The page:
Forum Archive : Terminology

"Squeeze", "trap play"

From:   Philippe Michel
Address:   michel@thomson-lcr.fr
Date:   21 February 1997
Subject:   Trap play questions
Forum:   rec.games.backgammon
Google:   E5yAqK.AMH@news.thomson-lcr.fr

| 8  O             |   |          X  X    |
| O  O             |   |                  |
| O  O             |   |                  |
| O  O             |   |                  |
| O  O             |   |                  |
|                  |   |                  |
|                  |   |                  |
|                  |   |                  |
|                  |   |                  |
|                  |   |                  |
|    O  X  X  X  X |   | X  X             | 2
|    O  X  X  X  X |   | X  X     X       |

   Score: O 5 away, X 3 away ; X on roll

What is the correct cube action ?

If X tries to close the 2 back men out, should he break the 8 point
only or the 7 and 8?

Kit Woolsey  writes:

> What is the correct cube action ?

If X doubles, O's takepoint is 15%.  I don't think O will win that
often (although it might be closer than one might think), so O should

Should X play on?  Not clear.  X's gammon chances aren't great, but
they do exist.  The downside isn't very great.  The only way X could
really get into trouble fast is if he goes for the squeeze and O rolls
the killing doubles immediately.  I think I would take a roll, and
then if I didn't immediately get a successful squeeze going I would

> If X tries to close the 2 back men out, should he break the 8 point
> only or the 7 and 8 ?

Neither!  The best squeeze technique here is to break the 7 point and
hold the 8 point.  This gains big if O rolls 5-1, and limits how far O
can escape if O is forced to run with one checker.

Brian Sheppard  writes:

Why not roll? After all, nothing dramatic will happen next turn.

I did an interactive rollout against JF Level 7, since JF Level 6
badly mishandles X's position. X wins 84.6%, with 24.9% gammons
against O's 15.4% wins and negligible gammons. X's cubeless equity
is 0.935, with a standard deviation of 0.028. It is hard to be
certain that X's equity when owning the cube exceed 1.000, but my
gut feel is that it does, since it seemed to me that about half
of X's losses occurred after X would have doubled O out of the game.

The tactics that X should pursue are as follows:

    0) Keep the 2 men back on the 14 ad 15 points unless forced
    to move off. (JF Level 6 moves these men.) If you are forced
    to move one of those men, prefer to move the 15 point, since
    keeping the 14 point man allows you to win if O rolls 6-6.

    1) Break the 7 or 8 points at the first opportunity. Give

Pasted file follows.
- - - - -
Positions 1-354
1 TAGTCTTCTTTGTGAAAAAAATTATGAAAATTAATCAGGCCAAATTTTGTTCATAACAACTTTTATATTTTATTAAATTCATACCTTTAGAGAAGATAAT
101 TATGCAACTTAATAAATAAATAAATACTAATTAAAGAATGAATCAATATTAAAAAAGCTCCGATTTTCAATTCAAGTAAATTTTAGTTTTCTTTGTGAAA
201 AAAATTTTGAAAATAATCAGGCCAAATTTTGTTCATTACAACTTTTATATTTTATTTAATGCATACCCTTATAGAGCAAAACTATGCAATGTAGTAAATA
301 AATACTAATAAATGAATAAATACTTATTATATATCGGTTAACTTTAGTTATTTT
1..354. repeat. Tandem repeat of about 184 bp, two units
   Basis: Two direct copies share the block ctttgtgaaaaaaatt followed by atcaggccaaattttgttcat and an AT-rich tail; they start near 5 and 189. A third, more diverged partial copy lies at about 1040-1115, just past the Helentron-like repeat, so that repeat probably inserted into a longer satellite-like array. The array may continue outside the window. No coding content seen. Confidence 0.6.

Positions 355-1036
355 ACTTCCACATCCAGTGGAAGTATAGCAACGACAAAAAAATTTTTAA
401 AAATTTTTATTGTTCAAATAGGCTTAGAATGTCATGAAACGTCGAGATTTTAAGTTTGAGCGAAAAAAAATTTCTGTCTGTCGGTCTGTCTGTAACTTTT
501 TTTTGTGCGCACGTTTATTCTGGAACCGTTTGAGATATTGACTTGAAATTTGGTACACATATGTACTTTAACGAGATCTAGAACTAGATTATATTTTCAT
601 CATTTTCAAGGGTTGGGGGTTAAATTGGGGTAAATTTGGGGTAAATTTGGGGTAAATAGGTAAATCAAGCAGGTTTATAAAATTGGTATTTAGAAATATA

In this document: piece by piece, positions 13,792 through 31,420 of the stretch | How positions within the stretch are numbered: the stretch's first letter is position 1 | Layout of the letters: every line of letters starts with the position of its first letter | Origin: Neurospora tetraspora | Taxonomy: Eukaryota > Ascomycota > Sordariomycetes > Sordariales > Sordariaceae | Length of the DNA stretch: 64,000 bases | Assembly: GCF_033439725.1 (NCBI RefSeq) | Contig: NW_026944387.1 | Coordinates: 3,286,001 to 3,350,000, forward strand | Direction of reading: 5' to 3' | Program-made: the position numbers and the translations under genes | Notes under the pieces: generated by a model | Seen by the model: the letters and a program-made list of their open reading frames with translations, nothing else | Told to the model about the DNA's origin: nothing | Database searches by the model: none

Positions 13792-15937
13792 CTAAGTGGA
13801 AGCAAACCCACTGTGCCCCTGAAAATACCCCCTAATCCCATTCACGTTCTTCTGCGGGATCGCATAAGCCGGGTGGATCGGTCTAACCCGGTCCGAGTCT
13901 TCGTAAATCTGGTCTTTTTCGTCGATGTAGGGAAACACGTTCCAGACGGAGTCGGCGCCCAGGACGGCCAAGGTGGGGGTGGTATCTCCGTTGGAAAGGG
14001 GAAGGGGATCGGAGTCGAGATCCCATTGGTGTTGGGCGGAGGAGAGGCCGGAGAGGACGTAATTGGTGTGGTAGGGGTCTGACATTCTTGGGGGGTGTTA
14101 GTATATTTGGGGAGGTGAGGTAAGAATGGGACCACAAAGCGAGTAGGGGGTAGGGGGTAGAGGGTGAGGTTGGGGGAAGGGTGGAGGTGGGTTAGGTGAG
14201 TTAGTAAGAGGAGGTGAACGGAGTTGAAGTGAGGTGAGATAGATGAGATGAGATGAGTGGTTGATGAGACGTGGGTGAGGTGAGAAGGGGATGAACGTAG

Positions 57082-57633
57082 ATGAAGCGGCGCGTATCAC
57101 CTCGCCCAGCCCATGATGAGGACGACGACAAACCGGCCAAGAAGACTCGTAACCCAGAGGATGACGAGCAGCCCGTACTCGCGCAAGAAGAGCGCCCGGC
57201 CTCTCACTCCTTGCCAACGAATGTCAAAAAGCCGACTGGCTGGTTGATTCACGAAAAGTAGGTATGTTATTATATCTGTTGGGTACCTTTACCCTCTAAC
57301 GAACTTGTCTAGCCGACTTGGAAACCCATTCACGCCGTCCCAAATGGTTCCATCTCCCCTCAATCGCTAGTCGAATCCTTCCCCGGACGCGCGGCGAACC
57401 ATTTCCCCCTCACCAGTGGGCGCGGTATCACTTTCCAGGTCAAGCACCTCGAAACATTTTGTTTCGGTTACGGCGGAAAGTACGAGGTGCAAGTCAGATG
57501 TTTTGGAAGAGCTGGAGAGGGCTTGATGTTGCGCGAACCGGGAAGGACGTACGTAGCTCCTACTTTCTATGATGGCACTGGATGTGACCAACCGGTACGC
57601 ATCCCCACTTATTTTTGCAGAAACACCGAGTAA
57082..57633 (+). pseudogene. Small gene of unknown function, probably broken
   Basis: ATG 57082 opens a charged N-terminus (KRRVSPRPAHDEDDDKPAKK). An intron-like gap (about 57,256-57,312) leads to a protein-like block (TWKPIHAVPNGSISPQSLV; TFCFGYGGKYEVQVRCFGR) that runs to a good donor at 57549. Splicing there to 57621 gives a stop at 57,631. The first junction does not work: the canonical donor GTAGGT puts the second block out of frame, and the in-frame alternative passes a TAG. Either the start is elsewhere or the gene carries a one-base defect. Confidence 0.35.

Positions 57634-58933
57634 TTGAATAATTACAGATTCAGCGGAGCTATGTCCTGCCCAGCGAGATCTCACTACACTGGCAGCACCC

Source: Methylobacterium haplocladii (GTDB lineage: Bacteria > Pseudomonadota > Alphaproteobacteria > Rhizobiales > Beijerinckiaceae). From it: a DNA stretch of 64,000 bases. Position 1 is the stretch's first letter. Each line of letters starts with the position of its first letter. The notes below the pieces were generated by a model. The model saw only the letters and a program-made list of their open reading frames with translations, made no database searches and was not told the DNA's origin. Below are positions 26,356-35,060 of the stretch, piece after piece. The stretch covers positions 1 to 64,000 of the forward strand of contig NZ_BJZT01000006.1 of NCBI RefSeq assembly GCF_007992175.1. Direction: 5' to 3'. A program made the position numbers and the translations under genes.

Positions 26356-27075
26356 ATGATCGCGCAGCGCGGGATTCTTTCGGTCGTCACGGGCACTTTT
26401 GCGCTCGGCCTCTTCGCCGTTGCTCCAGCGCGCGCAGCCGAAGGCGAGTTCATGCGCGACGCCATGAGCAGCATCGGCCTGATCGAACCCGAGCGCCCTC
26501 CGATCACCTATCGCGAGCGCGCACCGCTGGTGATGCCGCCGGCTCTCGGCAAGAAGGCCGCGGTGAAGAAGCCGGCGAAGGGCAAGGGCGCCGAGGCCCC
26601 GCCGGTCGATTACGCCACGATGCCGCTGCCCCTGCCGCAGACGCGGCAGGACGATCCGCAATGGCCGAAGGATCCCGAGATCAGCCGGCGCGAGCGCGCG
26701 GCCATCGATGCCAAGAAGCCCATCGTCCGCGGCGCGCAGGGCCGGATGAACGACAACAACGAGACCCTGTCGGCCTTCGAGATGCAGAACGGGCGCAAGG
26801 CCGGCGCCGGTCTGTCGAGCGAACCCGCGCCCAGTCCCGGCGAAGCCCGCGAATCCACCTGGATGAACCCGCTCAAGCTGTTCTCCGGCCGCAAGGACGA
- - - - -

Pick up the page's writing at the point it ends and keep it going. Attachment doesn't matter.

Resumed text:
preference to breaking the 8-point first, since it is easier
    to break the 7 later.

    2) Break the other point at the first opportunity. JF Level 6
    will keep both outside points.

    3) Use the blot on the 10 point as spare timing in case you have a
    roll that doesn't break the outside priming points. Note that if
    the opponent had a board threat then you would not be able to
    use this resource, since an outfield hit could be fatal.

    4) Hit all blots. Given the choice between closing out with one
    man on the bar and having a 5-point board with 2 men, you should
    choose to hit 2 men, even if it means leaving a blot. Again, the
    opponent's crunched board makes this tactic possible.

    5) Do not be afraid to slot the ace point, or cover it, if
    that will allow you to keep the hitting checkers in place. After
    all, you intend to cover that point anyway!

    6) Double O out if you are forced to move the back checkers.
    By that point there is little hope of winning a gammon.

X's ownership of the cube is very important, as is O's weak board.
Without those two factors the tactics outlined above would not work.

For this tournament situation you should cash, possibly after letting
a roll or two go by, just to see how things develop. If any
awkwardness appears, however, you should cash. If the score were
reversed, then playing on would be clear.


tptron  writes:

I think the trap (forcing him to leave one man back and hit it) in
this case is a much better plan then the squeeze. It of course,
depends on the rolls. If he can force hin to break that point he can
hopefully close the table and have a chance (although unlikly) at the

Brian Sheppard  writes:

Tom Keith asks:
> Squeeze?

The equivalent of exploiting zugzwang in chess: to take advantage
of the opponent's compulsion to move any playable roll.

> Trap play?

A trap play is a deliberate attempt to squeeze an opponent off of
his anchor, so that the trapper can close out any blots thereby
exposed and win a gammon.
Did you find the information in this article useful?          

Do you have any comments you'd like to add?     



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